ROONEY: Can I change the subject for a second and say something nice about the competition? I was ambivalent about Ramsay’s film but agree with Leslie that the use of Greenwood’s unconventional scoring is superb — one of a handful of masterful examples here of music being employed in supple, distinctive ways to sculpt tone and enhance narrative texture. I’d include the pulsating electronica by Point Never Oneothrix that adrenalizes the Safdies’ Good Time and Carter Burwell’s dual storyline soundtracks that eventually blur into one in Haynes’ Wonderstruck, an adaptation of the Brian Selznick illustrated novel.
FROSCH: Oy, Wonderstruck. That was one of my disappointments. It’s a movie that flaunts the director’s exquisite sense of craftsmanship but keeps its emotions under glass. I wasn’t a fan of Carol — which practically makes me a heretic among film critics — and was hoping this movie would bring me back to the Haynes I love (the weirdo who gave us Safe, Far From Heaven and I’m Not There). But with Carol and now Wonderstruck, it feels a bit like he’s aiming for more conventional, accessible, almost (pardon me while I duck for cover) Oscar-bait-y films. It makes for an odd fit since at heart he’s an eccentric, cerebral and fastidiously precise artist. The resulting two movies are, for me, both sentimental and chilly — and not in an interesting way, as in the best of Douglas Sirk as well as Haynes’ own sublime tribute to him, Far From Heaven. I found Wonderstruck to be a beautiful bore.
ROONEY: I’m never going to change your mind about Wonderstruck, which divided critics here, but I disagree that the film lacks emotion. I found the balance of the two stories — set, respectively, in 1927 and 1977 — mesmerizing, and their eventual fusion into an interconnected narrative deeply affecting. Even more so because Julianne Moore, the muse from Haynes’ two best films, Safe and Far From Heaven, takes us by the hand and leads us through a magical, sorrowful monologue that ties everything together with meticulous detail while also nodding back to the start of Haynes’ directing career, with its use of miniatures and models recalling his early breakthrough work, Superstar. Selznick’s stories are very intricately engineered, which makes them a challenge for screen treatment. But unlike Martin Scorsese’s Hugo, adapted from the same author’s work and drowning in virtuosic whimsy, I thought Wonderstruck captured genuine feelings of, well, wonder. Your bore was my rapture.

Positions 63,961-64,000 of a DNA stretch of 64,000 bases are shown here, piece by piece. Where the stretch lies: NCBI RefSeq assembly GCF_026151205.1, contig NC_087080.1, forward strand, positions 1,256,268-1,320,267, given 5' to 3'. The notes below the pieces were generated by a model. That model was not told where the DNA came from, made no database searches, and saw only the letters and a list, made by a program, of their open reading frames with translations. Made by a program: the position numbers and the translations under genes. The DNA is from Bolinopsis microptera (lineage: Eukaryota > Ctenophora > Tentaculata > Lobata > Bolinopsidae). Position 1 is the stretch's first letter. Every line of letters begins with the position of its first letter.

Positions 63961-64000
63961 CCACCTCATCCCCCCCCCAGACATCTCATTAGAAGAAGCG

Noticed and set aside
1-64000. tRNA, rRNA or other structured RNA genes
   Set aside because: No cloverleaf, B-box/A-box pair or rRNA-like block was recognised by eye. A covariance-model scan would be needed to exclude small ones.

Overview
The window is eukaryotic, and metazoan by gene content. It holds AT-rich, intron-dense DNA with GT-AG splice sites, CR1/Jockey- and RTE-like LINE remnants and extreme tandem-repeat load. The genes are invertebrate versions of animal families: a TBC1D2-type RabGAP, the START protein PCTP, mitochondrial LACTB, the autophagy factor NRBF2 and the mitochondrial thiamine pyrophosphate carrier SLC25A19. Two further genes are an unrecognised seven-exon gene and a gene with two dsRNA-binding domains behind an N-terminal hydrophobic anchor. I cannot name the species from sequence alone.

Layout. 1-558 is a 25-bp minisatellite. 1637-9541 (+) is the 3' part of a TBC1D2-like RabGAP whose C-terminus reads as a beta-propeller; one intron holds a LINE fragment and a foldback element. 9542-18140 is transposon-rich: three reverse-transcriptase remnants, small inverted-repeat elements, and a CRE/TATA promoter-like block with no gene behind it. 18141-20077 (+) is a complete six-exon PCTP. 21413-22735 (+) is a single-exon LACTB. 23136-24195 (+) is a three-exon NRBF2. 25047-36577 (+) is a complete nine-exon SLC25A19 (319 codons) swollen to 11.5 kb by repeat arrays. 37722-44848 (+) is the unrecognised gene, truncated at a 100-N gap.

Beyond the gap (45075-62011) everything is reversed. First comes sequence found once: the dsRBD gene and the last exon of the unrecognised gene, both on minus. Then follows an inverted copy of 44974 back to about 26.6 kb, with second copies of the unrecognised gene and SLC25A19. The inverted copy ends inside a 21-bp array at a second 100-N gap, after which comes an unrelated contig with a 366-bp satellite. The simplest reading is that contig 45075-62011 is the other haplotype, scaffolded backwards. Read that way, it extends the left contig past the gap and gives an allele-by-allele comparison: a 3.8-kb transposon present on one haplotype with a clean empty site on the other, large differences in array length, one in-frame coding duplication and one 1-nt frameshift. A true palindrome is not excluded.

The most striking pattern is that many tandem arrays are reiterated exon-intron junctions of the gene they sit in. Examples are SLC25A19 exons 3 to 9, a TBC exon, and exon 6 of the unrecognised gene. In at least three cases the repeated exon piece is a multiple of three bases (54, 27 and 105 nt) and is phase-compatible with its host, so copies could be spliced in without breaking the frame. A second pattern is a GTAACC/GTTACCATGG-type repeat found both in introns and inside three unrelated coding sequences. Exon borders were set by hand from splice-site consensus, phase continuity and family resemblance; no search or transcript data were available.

FROSCH: Now I feel like a downer. Let me change it up and say that one of the pleasant surprises of this competition was the revelation of four fantastic actors — two I didn’t know and two I knew but had never thought much of. In the former category, there was Claes Bang, peeling away layers of charm and sophistication to reveal the panicked soul of a rich Scandinavian museum curator in The Square; and Nahuel Perez Biscayart as an AIDS activist firebrand in 120 Beats Per Minute (if ever a performance personified Dylan Thomas’ oft-quoted line, “Rage, rage against the dying of the light,” this is it). In the second category were Adam Sandler, so tender and ruefully funny — yet never sappy — in The Meyerowitz Stories; and Robert Pattinson, who gives a sweaty, nervous, magnetic star turn in Good Time without ever resorting to shouty histrionics or showy Method-isms.
ROONEY: Claes Bang (that fabulous name belongs on a Bond villain) has officially emerged out of Cannes as the new thinking woman’s (and gay man’s) crumpet. He’s absolutely commanding in The Square whether in cool control or stifling a Munch-like silent scream as his perfectly ordered world frays beyond repair. Apparently, he’s a big name in Danish theater, but how has this charismatic, movie-star handsome performer slipped under the screen radar until now? I agree about Biscayart, whose volatility and emotional raw edges make it impossible to take your eyes off him in 120 Beats; he’s an exciting discovery. And yes, this feels like Pattinson’s long-time-coming breakthrough. He’s made a lot of interesting choices since Twilight, but unlike his former castmate Kristen Stewart, who transitioned fairly swiftly from teen idol to serious actor, the jury’s been out on Pattinson’s gifts. The degree to which the English actor disappears into his desperate Queens lowlife in Good Time is the most definitive answer yet to that question.